With James partnering Morse one last time, the full cast turned it up another notch as the women let their hair down for Benson’s “My Latin Brother.” But Rhoden knows the value of turning up the intensity to its fullest when his dancers ought to be nearing exhaustion. That’s what a dance orgy is, and Louis Prima’s classic “Sing, Sing, Sing” was the perfect vehicle to take us there, arranged to evoke the Benny Goodman band’s landmark 1939 invasion of Carnegie Hall – and the legendary set of LPs that emerged from it.

Instrumental solo followed instrumental solo in this epic performance, with the guys, previously clad in punkish black costumes by Christine Darch, adding on matching androgynous skirts as they intensified the furious celebration. Not the way Manzano envisioned ending his career, I’m sure – his was the only farewell performance signaling retirement – but he looked as hot as ever in his valedictory appearance. Darch’s costumes for the women were equally sensuous, but due to the shifting hues of Michael Korsch’s lighting design, I never could determine exactly what three or four deep colors the ladies wore.

Production Values Continue to Evolve at Charlotte Ballet’s Innovative Works

Innovative Works_Yamato_Dancer Ryo Suzuki

By Perry Tannenbaum

January 29, 2016, Charlotte, NC – Ever since the event was created in 2003, when Charlotte Ballet was known as North Carolina Dance Theatre, Innovative Works has been a special event in the company’s season, performed at a special venue that further set it apart. The size of these venues, the length of the pieces on the program, and the number of dancers in each work were all smaller than the big ensemble pieces staged at Belk Theater and, more recently, at Knight Theater. Charlotte Ballet artistic director Jean-Pierre Bonnefoux was not only providing a platform for edgier, lapidary pieces, he was also establishing an incubator for new choreographers, usually dancers or former dancers in the company, to expand their creativity and pave a pathway to their afterlives when they were no longer onstage.

Works first seen at Innovative have not only enriched the repertoire of Charlotte’s pre-eminent performing arts group, they have served as springboards for further choreographic creations and for the formation of new companies outside Charlotte established by the former fledglings. This year’s collection of miniatures, running at the Patricia McBride and Jean-Pierre Bonnefoux Center for Dance through February 20, presents the brainchildren of current and former troupe members wedged among works by the company’s resident choreographers. Included on the bill are pieces by Dwight Rhoden, Mark Diamond, Sasha Janes, David Ingram, Sarah Hayes Harkins, David Morse, Gregory Taylor, and Josh Hall.

That’s a bunch, to be sure, but three of the works choreographed by current dancers – the “Dancer Spotlight” – are presented in rolling rep, so each evening consists of six pieces. The first two, Rhoden’s “Ballad Unto” and Ingram’s “Omologia,” are staples in every performance of the run. Taken together, they exemplify how Innovative has evolved. Intimacy and chamber size are no longer requisites of new choreography unveiled at the McBride. Both of these pieces were long enough to present on the Knight Theater mainstage, and by the time they were done, we had seen 18 dancers perform, including three up-and-comers from the satellite Charlotte Ballet II company.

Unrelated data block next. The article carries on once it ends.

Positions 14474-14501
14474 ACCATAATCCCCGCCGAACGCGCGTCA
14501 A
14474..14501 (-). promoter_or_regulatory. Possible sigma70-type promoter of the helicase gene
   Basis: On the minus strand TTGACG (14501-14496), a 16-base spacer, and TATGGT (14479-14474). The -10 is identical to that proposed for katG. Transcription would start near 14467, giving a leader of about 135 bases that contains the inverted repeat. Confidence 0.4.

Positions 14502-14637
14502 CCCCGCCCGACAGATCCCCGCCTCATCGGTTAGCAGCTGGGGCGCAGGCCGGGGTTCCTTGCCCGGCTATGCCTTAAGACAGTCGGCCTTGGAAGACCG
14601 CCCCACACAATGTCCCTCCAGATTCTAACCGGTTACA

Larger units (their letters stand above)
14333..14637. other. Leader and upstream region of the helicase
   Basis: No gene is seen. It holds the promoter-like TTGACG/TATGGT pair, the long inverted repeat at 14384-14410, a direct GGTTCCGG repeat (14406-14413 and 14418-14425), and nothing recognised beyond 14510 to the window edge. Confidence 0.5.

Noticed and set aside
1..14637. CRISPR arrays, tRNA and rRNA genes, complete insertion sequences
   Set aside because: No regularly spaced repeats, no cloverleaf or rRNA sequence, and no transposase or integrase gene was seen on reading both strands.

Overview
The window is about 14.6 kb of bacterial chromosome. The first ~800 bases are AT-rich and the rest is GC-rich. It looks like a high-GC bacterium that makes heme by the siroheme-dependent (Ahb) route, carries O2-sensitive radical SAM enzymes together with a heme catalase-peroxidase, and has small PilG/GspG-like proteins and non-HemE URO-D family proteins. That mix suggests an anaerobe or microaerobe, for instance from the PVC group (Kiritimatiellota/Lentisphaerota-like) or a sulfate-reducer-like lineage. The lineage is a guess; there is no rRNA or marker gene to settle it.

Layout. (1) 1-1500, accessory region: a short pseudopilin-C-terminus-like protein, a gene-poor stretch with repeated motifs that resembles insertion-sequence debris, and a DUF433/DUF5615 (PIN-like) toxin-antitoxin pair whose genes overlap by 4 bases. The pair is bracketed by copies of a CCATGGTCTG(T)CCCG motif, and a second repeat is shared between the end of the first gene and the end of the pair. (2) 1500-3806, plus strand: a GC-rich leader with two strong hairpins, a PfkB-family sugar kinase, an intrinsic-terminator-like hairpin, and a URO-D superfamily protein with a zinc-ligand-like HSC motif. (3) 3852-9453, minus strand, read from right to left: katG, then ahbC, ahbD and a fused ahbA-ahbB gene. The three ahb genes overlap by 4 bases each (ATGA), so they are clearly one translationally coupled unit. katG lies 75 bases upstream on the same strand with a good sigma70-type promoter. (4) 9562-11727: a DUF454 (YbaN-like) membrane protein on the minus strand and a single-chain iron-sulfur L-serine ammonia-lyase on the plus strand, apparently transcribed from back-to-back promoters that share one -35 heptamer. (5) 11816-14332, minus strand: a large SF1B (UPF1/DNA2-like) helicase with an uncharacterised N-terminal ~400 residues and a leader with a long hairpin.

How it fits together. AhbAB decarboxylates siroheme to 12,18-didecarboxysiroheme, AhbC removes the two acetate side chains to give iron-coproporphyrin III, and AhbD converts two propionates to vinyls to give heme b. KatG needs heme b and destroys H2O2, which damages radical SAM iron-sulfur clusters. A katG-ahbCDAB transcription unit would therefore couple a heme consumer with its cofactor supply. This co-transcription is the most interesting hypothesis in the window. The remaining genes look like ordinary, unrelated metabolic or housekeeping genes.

Although scenery is still outlawed in this studio setting, lighting has become very sophisticated. In fact, the hard-edge lighting designs by Jennifer Propst are very much at the forefront of both experiences. Further blurring the difference between Knight and McBride presentations, the previously filmed “Behind the Dance” segments, where the choreographers talk about either their aesthetic or the genesis of the piece we’re about to see, are now as much a part of Innovative as they were last October in Fall Works at the Knight.

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Photos by Peter Zay

Rhoden’s “Ballad Unto” sets Bach’s famed Chaconne, prerecorded on violin, upon five couples, yet this destination is preceded by a setting to assorted sounds, textures, and rhythms that seemed equally long and substantial. Jamie Dee Clifton and Josh Hall were the couple that grabbed my attention most dynamically, but Ben Ingel and Raven Barkley were also charismatic standouts. All ten of the performers delighted in both the high-speed handwork and the footwork that Rhoden challenged them with, consistently accenting the beat with precision. Rhoden himself had fresher, livelier ideas than you might expect from him this deep into his career responding to Bach. Propst had a fairly a fairly stunning reaction to the choreography, setting five squares on the floor in an M formation for the five couples, occasionally replacing them with – or superimposing them on – an inverted V.